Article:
# KL Loss with a unit Gaussian

I've been implementing a VAE and I've noticed two different implementations online of the simplified univariate gaussian KL divergence. The original divergence as per here is $$KL_{loss}=\log(\frac{\sigma_2}{\sigma_1})+\frac{\sigma_1^2+(\mu_1-\mu_2)^2}{2\sigma^2_2}-\frac{1}{2}$$ If we assume our prior is a unit gaussian i.e. $\mu_2=0$ and $\sigma_2=1$, this simplifies down to $$KL_{loss}=-\log(\sigma_1)+\frac{\sigma_1^2+\mu_1^2}{2}-\frac{1}{2}$$ $$KL_{loss}=-\frac{1}{2}(2\log(\sigma_1)-\sigma_1^2-\mu_1^2+1)$$ And here is where my confusion rests. Although I've found a few obscure github repos with the above implementation, what I more commonly find used is:

$$=-\frac{1}{2}(\log(\sigma_1)-\sigma_1-\mu^2_1+1)$$ For example in the official Keras autoencoder tutorial. My question is then, what am I missing between these two? The main difference is dropping the factor of 2 on the log term and not squaring the variance. Analytically I have used the latter with success, for what its worth. Thanks in advance for any help!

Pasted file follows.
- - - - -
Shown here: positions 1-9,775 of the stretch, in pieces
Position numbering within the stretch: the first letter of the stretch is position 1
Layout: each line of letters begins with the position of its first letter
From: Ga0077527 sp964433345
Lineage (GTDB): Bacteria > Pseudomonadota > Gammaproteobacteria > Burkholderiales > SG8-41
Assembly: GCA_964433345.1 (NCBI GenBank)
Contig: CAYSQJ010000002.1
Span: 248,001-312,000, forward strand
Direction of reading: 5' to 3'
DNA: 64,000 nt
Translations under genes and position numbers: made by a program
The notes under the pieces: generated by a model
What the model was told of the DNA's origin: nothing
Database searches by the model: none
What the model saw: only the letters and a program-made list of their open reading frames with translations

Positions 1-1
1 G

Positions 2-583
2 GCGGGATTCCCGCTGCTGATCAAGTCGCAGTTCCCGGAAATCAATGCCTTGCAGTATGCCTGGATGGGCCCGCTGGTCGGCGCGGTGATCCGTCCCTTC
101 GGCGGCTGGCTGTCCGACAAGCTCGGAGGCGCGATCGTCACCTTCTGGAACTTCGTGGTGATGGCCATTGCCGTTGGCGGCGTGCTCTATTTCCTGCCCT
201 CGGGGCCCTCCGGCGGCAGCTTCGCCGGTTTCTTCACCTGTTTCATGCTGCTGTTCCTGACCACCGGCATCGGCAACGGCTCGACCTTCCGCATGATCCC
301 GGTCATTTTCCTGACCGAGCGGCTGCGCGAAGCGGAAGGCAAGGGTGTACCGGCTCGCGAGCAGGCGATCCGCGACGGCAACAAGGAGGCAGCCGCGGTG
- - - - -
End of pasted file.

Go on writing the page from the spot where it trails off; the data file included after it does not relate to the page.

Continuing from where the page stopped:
Notice that by replacing $\sigma_1$ with $\sigma_1^2$ in the last equation you recover the previous (i.e. $\log(\sigma_1) - \sigma_1 \rightarrow 2\log(\sigma_1) - \sigma_1^2$). Leading me to think that in the first case the encoder is used to predict the variance, whereas in the second it is used to predict the standard deviation.
• I don't think it can be the case that these are equivalent. Yes, they are both minimised when for zero $\mu$ and unit $\sigma$. However, in the original equation (featuring the variance), the penalty for moving $\sigma$ away from unity is far larger than in the second equation (based on the standard deviation). The penalty for variations in $\mu$ is the same for both, and the reconstruction error would be the same, so using the second version dramatically changes the relative importance of departures of $\sigma$ from unity. What am I missing? Jan 13 '20 at 0:28
I believe the answer is simpler. In VAE, people usually use a multivariate normal distribution, which has covariance matrix $$\Sigma$$ instead of variance $$\sigma^2$$. That looks confusing in a piece of code but has the desired form.